The Malvern News reported on the 29/7/16: “Mr and Mrs F Wareham of The Poplars, Malvern Link received a telegram from the War Office that their third son, 2/Lieut L J (Lawrie) Wareham was killed in action on 21/7/16 Lieutenant Wareham was 20 years old and an Old Elizabethan. He was a student teacher at Malvern Link Council School, and was proceeding to Saltley Training College in September 1914. He left Saltley to take up a commission in the Worcestershire Regiment. After attending a course with excellent results, he was made Battalion Signalling Officer at Weston. He volunteered for active service and went to France on his 20th birthday, the 17th May. Spending some few weeks at Havre, he went to the front in the first week of June 1916.”
Laurence Wareham’s battalion had been employed on the advance on the Somme and had worked their way forward through the shattered remains of Ovilliers. They had been fighting incessantly from the 18th July and by the 20th were tired and had suffered over 150 casualties. They were due to be relieved on the 21st by their sister Battalion, the 1/8th, but while that unit was repairing a road behind the lines they were gassed and nearly their entire fighting strength (including many Malvern men) were incapacitated. The 1/7th Battalion therefore had to fight on for a further two days. At 3.15am on the 21st ‘D’ Company in conjunction with units to the left and right attacked enemy positions to the front. But in the mud and darkness the attack made little progress, and the men fell back. Lawrie Wareham was one of the men who were killed in this action.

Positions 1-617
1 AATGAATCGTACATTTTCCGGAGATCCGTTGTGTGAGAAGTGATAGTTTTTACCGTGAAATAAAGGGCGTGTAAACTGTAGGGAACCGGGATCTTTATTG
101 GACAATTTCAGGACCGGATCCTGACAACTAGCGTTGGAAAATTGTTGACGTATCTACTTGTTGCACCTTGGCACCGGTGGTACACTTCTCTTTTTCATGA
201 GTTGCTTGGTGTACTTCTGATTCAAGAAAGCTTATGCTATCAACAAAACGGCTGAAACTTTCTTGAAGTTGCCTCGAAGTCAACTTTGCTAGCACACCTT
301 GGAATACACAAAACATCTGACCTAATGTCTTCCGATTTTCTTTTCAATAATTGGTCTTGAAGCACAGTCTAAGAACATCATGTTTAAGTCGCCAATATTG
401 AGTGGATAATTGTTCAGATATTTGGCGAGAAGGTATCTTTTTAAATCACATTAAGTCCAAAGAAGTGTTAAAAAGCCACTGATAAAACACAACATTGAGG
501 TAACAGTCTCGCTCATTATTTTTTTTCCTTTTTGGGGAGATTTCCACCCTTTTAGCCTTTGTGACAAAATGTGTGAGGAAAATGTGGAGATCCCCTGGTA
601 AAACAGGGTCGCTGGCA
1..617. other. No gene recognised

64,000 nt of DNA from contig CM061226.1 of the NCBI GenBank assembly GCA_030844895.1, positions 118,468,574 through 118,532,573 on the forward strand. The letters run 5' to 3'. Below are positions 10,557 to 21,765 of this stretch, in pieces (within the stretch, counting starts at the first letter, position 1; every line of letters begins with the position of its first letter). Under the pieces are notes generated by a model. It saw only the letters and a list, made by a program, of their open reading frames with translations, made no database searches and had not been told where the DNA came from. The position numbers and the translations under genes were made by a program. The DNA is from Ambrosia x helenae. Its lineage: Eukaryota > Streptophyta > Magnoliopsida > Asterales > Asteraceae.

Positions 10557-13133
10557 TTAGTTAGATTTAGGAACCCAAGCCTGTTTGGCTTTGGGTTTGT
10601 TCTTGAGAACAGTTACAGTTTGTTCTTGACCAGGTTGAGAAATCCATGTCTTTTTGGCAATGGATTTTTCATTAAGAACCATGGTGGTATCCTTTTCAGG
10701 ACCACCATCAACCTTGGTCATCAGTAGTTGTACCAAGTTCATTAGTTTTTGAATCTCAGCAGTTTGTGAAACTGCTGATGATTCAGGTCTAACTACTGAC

Mr and Mrs Wareham’s eldest son, Frederick had been killed on the first day of the Somme on the 1st July. Their middle son, Acting Captain Richard Charles Wareham survived the war, he joined the 8th Worcestershire Regiment just before the war, first served overseas as an officer in June 1916 and was latterly attached to the Tank Corps. He was wounded while in action whilst in action in a tank. He suffered shrapnel dust in the eye, which was thankfully not serious. Like his brothers, he also attended Worcester Royal Grammar School and after the war became a draughtsmen at Messrs Heenan and Froude’s and later at an engineering works in Durham. He was for some years a member of St Matthias Choir.
Malvern News 29/7/16, 5/5/17
"In Dedication to a future world" by Mark Rogers 1999
Berrow's Worcester Journal Supplement August 5th 1916